The summer months make for a “berry” tasty time out in the forest. Walking through Seattle’s parks at the start of summer, you can easily spot the peachy colors of salmonberry fruit hiding in the foliage; while later in the summer, you start to notice the deep-blue berries from such native plants as salal and Oregon-grape. Picking berries can be a fun and rewarding hobby; but knowing what berries you are picking is critical in keeping yourself safe, as some berries can be toxic and have adverse affects on your health.

Identifying your native plants is the first place to start when it comes to picking edible berries. For help on plant identification, check out these tips and tricks from Washington Native Plant Society’s Elizabeth Housley. Once you’ve ran through some of Elizabeth’s practice examples, we suggest scrolling through the photos below to learn about the identifying characteristics of common native berries that you’ll encounter in our forests. The following native berries are all edible, but remember that everyone has a different preference in taste; so some may seem sweeter than others. But take the time to get familiar with the following native berries, and we promise it will make your summers in Seattle that much sweeter!

 

Blackcap Raspberry – Rubus leucodermis

Leaf: Alternate and deciduous with white undersides; sharp-toothed leaflets; stalks and stems are white and waxy

Berry: Hairy raspberries that begin red, and darken to a purple or almost black

Habitat: Disturbed sites, thickets and open forests at low to middle elevations

Oregon-Grape – Mahonia spp.

Leaf: Evergreen, leathery leaflets of 9 to 19; oblong-shaped with sharp teeth (often confused with the leaves of invasive English holly)

Berry: Clusters of deep blue berries, similar color and size as a store-bought blueberry

Habitat: Prefers drier to moist conditions at low to mid-elevation; can be found under a closed canopy, as well as in open forests

Red huckleberry – Mahonia spp.

Leaf: Small, alternate oval-shaped leaves; their stems have a noticeble jagged shape

Berry: Round berries that ripen to bright red; usually the size of a pea

Habitat: Thrives in soils rich with decaying wood, and often can be seen growing out of nurse logs; most often in coniferous forests

Salal – Gaultheria shallon

Leaf: Alternate, evergreen leaves that have a leathery texture; leaves are egg-shaped and shiny

Berry: Dark blue to purple berries, solid in color and not iridescent

Habitat: Common understory plant in coniferous forests, but can also be found on rocky bluffs and near the seashore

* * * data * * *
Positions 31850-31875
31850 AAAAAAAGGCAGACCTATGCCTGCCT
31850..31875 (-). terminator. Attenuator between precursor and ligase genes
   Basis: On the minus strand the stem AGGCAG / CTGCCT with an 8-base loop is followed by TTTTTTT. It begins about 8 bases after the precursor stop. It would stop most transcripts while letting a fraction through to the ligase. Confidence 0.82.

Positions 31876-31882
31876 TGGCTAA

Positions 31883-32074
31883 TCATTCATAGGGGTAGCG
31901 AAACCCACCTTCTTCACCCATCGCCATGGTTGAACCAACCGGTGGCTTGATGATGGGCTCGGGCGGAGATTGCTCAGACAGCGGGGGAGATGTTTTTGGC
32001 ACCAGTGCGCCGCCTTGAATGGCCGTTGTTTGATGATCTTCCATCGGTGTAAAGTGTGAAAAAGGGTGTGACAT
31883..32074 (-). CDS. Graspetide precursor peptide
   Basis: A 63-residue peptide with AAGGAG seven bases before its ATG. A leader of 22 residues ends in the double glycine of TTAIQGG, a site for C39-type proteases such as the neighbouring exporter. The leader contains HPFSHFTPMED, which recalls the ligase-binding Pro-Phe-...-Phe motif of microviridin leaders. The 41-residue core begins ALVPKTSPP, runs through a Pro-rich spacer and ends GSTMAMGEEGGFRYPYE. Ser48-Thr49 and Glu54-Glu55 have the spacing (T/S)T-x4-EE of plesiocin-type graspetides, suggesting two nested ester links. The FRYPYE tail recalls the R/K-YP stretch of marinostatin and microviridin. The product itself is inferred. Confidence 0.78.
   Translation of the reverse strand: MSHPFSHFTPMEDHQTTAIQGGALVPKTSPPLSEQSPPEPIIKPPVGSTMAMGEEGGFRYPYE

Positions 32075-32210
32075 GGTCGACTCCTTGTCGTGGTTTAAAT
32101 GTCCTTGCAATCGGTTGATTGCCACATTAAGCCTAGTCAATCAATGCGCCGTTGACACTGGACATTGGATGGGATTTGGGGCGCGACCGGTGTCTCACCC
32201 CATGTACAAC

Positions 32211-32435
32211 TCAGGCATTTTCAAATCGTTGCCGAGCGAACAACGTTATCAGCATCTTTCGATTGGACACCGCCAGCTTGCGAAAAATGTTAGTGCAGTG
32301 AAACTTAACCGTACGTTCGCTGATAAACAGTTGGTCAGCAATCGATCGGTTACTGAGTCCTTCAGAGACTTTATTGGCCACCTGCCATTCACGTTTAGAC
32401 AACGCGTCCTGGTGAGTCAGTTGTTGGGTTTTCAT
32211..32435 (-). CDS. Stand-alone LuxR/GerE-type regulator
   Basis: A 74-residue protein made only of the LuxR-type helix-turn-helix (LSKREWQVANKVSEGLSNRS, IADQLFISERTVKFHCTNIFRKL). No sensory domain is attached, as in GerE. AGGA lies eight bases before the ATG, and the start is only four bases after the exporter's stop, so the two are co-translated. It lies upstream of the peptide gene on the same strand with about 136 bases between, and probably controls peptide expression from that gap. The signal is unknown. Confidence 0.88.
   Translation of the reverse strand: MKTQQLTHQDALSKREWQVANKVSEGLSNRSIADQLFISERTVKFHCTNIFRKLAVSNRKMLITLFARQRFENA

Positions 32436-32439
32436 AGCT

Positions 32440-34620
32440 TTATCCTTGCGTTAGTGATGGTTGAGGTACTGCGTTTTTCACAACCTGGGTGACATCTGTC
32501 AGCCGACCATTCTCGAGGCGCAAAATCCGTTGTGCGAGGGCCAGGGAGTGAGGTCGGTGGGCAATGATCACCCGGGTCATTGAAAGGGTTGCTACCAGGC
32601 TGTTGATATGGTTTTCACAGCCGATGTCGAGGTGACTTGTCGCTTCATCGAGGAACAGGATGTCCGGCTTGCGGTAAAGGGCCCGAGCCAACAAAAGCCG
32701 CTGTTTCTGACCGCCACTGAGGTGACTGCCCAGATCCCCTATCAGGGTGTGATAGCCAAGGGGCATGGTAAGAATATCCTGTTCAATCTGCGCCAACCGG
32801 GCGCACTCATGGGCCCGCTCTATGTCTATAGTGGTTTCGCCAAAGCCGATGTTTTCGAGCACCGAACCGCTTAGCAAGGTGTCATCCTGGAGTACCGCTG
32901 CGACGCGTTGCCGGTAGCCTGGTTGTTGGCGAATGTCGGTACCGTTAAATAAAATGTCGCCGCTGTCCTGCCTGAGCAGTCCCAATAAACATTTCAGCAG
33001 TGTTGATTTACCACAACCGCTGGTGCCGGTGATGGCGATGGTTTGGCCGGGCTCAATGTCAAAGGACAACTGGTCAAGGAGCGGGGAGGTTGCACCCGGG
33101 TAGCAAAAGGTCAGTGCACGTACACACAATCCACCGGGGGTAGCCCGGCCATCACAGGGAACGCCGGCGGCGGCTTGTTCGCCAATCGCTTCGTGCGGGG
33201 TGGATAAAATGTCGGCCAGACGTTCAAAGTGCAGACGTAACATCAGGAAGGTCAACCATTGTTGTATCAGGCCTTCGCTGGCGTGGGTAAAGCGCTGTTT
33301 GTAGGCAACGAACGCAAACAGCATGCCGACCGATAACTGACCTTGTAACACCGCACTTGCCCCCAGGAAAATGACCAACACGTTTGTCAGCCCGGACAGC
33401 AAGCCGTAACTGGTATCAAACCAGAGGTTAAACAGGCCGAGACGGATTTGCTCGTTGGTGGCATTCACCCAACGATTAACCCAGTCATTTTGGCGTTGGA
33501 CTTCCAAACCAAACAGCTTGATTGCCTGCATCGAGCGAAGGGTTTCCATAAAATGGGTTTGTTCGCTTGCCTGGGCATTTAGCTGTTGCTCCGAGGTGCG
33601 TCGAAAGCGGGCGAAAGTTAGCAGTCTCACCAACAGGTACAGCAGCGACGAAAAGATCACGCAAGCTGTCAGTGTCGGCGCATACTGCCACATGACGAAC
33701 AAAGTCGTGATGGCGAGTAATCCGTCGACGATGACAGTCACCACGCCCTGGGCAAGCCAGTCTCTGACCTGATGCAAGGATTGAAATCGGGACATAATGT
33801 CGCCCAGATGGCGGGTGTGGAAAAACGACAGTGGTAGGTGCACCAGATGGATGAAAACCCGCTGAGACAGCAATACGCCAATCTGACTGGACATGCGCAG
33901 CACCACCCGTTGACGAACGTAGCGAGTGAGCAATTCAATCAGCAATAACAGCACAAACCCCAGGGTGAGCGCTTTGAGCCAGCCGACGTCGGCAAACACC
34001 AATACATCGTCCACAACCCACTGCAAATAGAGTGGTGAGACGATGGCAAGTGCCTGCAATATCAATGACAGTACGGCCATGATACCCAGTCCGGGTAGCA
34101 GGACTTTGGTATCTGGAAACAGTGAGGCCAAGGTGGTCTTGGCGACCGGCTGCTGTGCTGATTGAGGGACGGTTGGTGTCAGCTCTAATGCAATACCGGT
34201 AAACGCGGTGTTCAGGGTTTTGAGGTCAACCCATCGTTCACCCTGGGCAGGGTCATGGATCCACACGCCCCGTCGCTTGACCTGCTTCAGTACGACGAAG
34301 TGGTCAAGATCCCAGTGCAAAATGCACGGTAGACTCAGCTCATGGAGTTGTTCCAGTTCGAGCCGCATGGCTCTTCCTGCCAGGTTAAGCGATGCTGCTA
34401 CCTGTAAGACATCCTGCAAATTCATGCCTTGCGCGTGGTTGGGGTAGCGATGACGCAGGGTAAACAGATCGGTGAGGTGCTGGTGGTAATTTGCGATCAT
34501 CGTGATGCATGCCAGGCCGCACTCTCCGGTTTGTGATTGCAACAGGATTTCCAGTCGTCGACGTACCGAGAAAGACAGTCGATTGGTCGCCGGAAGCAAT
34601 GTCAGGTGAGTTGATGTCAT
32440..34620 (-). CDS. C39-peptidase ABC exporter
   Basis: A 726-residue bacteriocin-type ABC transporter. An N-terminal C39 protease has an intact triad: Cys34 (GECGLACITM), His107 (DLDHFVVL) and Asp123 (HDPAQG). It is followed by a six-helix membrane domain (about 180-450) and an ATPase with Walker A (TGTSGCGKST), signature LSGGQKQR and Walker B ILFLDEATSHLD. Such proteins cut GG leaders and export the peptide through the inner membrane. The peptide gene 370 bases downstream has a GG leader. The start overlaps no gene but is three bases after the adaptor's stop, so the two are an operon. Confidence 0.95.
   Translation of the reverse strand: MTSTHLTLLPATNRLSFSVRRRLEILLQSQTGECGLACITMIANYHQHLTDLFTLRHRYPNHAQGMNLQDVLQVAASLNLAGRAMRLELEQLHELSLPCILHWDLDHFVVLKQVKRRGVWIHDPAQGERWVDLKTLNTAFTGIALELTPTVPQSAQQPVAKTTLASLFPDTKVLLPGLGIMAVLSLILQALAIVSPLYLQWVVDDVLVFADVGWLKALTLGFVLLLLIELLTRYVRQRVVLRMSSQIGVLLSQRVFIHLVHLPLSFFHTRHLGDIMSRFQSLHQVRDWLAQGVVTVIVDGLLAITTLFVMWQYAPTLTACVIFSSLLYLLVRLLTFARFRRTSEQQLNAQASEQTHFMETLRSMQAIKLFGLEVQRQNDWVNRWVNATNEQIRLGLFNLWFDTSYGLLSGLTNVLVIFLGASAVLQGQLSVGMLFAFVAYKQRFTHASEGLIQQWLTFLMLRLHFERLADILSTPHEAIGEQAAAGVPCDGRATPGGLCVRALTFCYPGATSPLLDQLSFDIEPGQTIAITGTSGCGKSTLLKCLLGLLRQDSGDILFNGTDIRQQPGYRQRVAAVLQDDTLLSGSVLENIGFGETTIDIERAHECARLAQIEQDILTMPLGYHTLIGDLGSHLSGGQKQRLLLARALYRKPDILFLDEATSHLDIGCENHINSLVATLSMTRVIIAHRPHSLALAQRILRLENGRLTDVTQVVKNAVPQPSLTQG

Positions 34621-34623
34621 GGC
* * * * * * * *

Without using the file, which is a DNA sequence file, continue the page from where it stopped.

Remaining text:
Salmonberry – Rubus spectabilis

Leaf: Alternate and deciduous, usually with three leaflets that are dark green with sharp teeth; stems and stalks are woody and covered in thorns

Berry: Looks like a large raspberry, and range in color from yellow to red

Habitat: Moist areas in forests and disturbed sites, often along stream edges

Thimbleberry – Rubus parviflorous

Leaf: Alternate, deciduous leaves that are large and soft with fine hairs on both sides; leaves resemble the shape of a maple leaf

Berry: Bright red, resembles a “velvety” raspberry

Habitat: Found in open clearings to open forests at low to subalpine elevations

Trailing blackberry – Rubus  ursinus

Leaf: Alternate and deciduous with three leaflets; leaves are dark green with large teeth; stems are white and waxy with small thornes

Berry: Berries start red and ripen to black; berries are smaller than the invasive Himalayan blackberries

Habitat: Found growing in disturbed sites, thickets, and dry open forests

Nicole Marcotte
Green Cities Project Coordinator, Forterra Nicole comes to us from the Northeast, where she graduated with a degree in Environmental Studies from St. Michael’s College in Vermont. She made the jump to Seattle to serve as a 2014 AmeriCorps member with EarthCorps. After a year of grubbing immense amounts of blackberry, spraying knotweed along the Cedar River, maintaining trails in the Alpine Lakes Wilderness and planting plenty of native species, she realized that her true passions lie in habitat conservation and restoration. This newfound passion led her Forterra, where she helps with Green Seattle community engagement. If she’s not out frolicking through alpine meadows in her free time, you can find her in Washington Park Arboretum where she likes to create botanical-artwork from fallen flowers and foliage.